I’ve finished the book. I struggle to even know where to begin with this rating. Here’s the thing. Every now and then you find a book that ropes you in so quickly you find yourself carrying larger bags everywhere so you never have to leave it at home. That way if you have a couple extra minutes waiting for the metro, sitting at the doctor’s office, stuck in traffic, at a boring staff meeting, you can immediately whip it out. You never want to leave the wonderful imaginary world you’re a part of, and when you finish you’re sad because you’ve been forced to leave. You can do nothing but pray for a sequel.
It’s been awhile since I’ve found one of those. The last was Eat, Pray, Love (if you haven’t read it, you should immediately), and I’m so thankful to have found a new one. But I want to be clear, when I give this book a 10, it is not just a 10 for incredible writing and one of the best stories I’ve ever read.
I’m rating it a 10 because of what I’ve learned from the people in the book, and the stories they had to tell.
I had a conversation with someone pretty incredible recently, discussing the intensity and the enigma of the human spirit (bear with me). How do we begin to define it, how do we explain it, more importantly, how do we learn from those people who’ve truly found the meaning of joy and are able to embrace it in all situations. It’s one of those things that you know and feel when you find it, but can’t always explain how, or why, you know.
While these don’t seem like issues that would be tackled in a running book, this is just one of the many reasons why this has quickly climbed to the top of my list of favorite books ever (even made it onto my Facebook profile that I haven’t changed in YEARS. That’s saying something).
The stories told in this book range from Czech Olympians, to the Tarahumara tribe in Mexico, to a pair of college hippies, and there is something inspiring to be found in each of them. These people have a spirit that’s different from many that I’ve met on a daily basis, and I’m not quite sure yet if it’s the extreme running that creates this, or that these are the only people crazy enough to run 100 miles in a day, across a desert. Regardless, you’ll fall in love with them.
Perhaps I should give some context as I gush, and admit openly that I am the person who cries at every incredible sporting event ever. Ranging from Colorado’s incredible comeback against Nebraska over Thanksgiving about 10 years ago, pretty much every Ironman ever (how can you not cry when they tell such incredible stories of perseverance and success along the way?) to the Penn State women’s volleyball team taking the national title, I’m happy if they’re happy. So this book left me a mess. Perhaps it won’t have the same effect on you, but be prepared and open to the possibility.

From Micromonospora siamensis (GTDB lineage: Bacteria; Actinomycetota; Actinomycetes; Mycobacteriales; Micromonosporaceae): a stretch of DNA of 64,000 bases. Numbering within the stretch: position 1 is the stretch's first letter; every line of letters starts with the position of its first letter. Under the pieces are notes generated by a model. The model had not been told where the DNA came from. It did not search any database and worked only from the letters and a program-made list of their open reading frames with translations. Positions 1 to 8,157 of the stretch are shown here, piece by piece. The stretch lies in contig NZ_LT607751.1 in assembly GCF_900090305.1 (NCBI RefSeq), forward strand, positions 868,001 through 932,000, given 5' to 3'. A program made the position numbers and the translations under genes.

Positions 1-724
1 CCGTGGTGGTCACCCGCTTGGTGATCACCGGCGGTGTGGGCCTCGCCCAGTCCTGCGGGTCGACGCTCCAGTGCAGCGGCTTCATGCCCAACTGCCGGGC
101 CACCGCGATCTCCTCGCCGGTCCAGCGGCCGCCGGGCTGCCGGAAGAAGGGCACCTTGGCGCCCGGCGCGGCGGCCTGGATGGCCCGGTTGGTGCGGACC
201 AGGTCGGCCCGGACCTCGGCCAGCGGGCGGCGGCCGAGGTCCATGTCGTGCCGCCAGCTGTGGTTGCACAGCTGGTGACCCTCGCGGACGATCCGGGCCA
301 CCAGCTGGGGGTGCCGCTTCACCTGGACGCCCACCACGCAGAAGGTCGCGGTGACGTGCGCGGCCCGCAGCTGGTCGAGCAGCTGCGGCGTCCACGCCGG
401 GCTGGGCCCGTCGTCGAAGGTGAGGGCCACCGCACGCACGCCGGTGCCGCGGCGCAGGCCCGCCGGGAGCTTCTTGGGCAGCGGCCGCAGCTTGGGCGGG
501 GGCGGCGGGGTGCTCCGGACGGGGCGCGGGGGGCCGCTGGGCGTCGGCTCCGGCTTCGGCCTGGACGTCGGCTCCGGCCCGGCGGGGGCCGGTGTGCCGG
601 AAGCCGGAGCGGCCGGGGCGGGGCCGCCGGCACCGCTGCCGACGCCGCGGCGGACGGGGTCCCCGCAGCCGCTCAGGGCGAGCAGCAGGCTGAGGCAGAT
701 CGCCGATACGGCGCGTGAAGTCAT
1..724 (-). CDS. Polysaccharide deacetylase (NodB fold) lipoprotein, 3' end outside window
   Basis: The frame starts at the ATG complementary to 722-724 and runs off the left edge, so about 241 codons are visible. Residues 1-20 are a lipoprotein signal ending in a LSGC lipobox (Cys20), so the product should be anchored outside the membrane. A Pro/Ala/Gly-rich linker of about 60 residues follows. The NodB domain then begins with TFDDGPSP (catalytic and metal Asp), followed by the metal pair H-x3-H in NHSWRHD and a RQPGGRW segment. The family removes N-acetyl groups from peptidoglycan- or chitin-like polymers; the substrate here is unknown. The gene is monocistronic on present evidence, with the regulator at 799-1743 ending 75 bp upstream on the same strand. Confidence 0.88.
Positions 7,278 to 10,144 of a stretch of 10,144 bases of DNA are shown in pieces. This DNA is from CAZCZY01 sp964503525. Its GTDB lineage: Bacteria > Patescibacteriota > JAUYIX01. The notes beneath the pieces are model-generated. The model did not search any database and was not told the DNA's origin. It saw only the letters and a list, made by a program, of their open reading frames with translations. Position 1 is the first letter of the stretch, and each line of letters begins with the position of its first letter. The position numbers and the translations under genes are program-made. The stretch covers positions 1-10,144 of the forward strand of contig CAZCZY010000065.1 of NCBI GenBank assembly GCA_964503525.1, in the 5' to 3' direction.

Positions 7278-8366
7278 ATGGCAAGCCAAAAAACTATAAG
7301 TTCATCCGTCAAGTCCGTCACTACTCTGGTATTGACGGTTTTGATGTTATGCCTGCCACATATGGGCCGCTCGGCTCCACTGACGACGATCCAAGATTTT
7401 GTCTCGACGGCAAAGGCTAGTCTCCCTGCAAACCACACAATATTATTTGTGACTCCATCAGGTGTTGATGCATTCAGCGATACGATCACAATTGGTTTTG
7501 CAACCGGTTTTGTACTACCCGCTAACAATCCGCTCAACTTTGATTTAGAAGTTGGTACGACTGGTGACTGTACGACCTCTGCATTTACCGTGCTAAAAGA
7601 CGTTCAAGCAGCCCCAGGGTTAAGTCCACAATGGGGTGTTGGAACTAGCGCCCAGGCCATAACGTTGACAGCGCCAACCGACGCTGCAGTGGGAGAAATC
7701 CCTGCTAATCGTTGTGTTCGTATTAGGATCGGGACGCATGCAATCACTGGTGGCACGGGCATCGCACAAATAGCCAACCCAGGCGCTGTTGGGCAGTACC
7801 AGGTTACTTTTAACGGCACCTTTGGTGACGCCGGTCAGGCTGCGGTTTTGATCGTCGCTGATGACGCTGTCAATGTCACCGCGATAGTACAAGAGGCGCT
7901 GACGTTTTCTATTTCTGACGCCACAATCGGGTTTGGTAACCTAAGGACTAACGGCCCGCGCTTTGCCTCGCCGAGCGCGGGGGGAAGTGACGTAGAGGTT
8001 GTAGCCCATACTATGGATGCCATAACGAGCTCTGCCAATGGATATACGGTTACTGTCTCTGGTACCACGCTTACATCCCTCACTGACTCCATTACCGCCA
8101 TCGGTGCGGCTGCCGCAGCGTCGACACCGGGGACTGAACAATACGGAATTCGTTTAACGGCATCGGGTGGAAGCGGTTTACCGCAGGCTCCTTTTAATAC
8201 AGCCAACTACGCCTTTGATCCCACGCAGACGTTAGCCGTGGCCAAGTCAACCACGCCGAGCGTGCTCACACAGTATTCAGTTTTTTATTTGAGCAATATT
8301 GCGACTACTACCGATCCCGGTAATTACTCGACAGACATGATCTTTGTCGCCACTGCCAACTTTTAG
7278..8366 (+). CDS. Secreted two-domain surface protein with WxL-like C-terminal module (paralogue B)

The overall story of the book is of the ‘greatest race the world has never seen’. Christopher McDougall, a runner and writer for Runner’s World, discovers a tribe of Mexicans called the Tarahumara, who are known as being some of the fastest humans in the world. They are known for wearing only sandals on their feet, and for living in the caves of Mexico, making them virtually impossible to find. Yet this book tells their story, as well as the stories of many other ultrarunners. While they seem crazy, running extreme long distances in completely unbearable circumstances, they all find a joy in running that is fascinating to me. In the process of telling their stories, he also examines the history of long distance running, and what has gone wrong here in the US leading to such a large number of injuries. He presents some fascinating theories, as well as solutions (I’ll be blogging about this shortly), that will absolutely revolutionize the way you look at running and advertising. I promise you will never look at it the same again.
WARNING! This book is not just for runners. While I ran a marathon back in college, I’ve been mostly out of commision since, and would not at all consider myself a runner. This book is for EVERYONE. In fact, I almost recommend it more highly for those that aren’t.
My new goal= to somehow get in contact with Christopher McDougall (who lives in rural Pennsylvania, not far from home) and convince him to go for a run with me over Thanksgiving or Christmas. Wish me luck, and READ THE BOOK!